As new details of ‘Jihadi John’s’ life in London emerge, Britain’s top counter-terrorism official disclosed on Sunday that as many 60 British women and girls, including 18 teenagers, had travelled to Syria to join the ranks of Islamic State (IS) militants.
Scotland Yard’s deputy assistant commissioner Helen Ball told the BBC that nearly five of them were around 15–16 years old. Three schoolgirls from east London who travelled via Gatwick to recently are the latest to hit the headlines.
CCTV images showed Shamima Begum, 15, Amira Abase, also 15, and Kadiza Sultana, 16, travelling from London to Syria via Turkey.
Ball said the police were getting increasingly concerned about the growing trend of young women planning to make the journey from Britain to Syria. She said, “This is a growing problem and it’s one of real concern. The more everybody involved in travel can be alert and be vigilant and look out for people the better.”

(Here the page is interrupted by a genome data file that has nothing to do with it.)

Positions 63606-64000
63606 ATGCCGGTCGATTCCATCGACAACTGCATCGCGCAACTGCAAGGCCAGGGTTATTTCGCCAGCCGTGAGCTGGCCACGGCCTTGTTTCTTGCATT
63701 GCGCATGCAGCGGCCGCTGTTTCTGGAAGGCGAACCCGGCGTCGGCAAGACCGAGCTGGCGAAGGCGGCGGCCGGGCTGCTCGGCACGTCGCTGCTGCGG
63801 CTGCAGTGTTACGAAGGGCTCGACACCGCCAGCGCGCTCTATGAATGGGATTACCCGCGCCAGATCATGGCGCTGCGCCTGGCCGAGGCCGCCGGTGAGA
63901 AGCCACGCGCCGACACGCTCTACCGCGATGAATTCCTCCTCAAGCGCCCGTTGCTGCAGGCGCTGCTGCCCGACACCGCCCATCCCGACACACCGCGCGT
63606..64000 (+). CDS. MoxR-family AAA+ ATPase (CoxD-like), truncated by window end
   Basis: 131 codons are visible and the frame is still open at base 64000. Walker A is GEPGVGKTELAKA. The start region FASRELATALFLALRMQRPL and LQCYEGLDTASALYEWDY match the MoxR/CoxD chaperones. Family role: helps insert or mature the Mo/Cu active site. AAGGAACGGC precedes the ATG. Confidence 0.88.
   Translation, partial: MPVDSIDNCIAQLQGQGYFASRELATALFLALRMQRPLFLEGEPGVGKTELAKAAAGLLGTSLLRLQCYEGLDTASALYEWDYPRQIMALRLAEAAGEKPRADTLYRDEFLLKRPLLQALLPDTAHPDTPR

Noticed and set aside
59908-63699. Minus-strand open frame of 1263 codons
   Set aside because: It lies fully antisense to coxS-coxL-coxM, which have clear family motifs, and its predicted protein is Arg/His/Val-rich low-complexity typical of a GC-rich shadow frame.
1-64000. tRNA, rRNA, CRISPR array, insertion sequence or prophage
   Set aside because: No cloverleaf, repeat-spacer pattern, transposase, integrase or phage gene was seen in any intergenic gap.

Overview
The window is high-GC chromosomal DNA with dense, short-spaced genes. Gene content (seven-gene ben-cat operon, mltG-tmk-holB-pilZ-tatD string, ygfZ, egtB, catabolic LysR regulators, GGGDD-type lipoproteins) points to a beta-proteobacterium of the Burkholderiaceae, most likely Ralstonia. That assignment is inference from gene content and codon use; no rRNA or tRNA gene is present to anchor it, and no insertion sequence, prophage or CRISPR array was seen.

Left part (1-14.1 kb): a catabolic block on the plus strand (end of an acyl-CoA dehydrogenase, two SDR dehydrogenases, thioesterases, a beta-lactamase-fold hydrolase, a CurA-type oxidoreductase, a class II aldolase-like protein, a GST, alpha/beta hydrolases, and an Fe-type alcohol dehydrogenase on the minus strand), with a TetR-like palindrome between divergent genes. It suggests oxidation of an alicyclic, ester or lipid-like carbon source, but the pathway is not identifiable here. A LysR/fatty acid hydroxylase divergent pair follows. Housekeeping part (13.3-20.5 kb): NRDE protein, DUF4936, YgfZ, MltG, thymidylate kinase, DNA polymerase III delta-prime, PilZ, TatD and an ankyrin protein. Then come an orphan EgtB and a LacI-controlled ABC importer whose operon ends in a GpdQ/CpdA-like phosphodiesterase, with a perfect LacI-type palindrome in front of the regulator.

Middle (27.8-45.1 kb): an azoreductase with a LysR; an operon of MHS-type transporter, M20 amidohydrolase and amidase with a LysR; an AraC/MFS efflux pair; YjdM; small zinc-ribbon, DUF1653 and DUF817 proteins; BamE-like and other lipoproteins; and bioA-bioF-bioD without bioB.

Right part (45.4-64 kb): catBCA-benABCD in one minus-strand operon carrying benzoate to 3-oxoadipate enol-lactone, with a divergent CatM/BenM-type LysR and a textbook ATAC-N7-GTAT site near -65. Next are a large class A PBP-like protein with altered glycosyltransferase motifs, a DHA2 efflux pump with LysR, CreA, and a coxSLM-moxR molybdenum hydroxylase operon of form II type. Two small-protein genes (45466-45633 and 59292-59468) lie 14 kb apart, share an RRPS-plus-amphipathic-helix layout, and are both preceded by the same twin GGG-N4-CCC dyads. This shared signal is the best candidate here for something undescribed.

“There’s a new police power to remove someone’s passport if we are concerned they might be travelling for terrorist activity — we have used that already. But mostly this is about vigilance of everyone who is working in the industry… some of those women and girls are very carefully prepared for their travel so that they don’t stand out. They take unusual routes and it is very hard to spot them,” she said.
After it was revealed that ‘Jihadi John’ — unmasked as Mohammad Emwazi — graduated from the University of Westminster, leading members of the ruling coalition government reiterated the need for tighter restrictions on ‘hate preachers’ on campuses.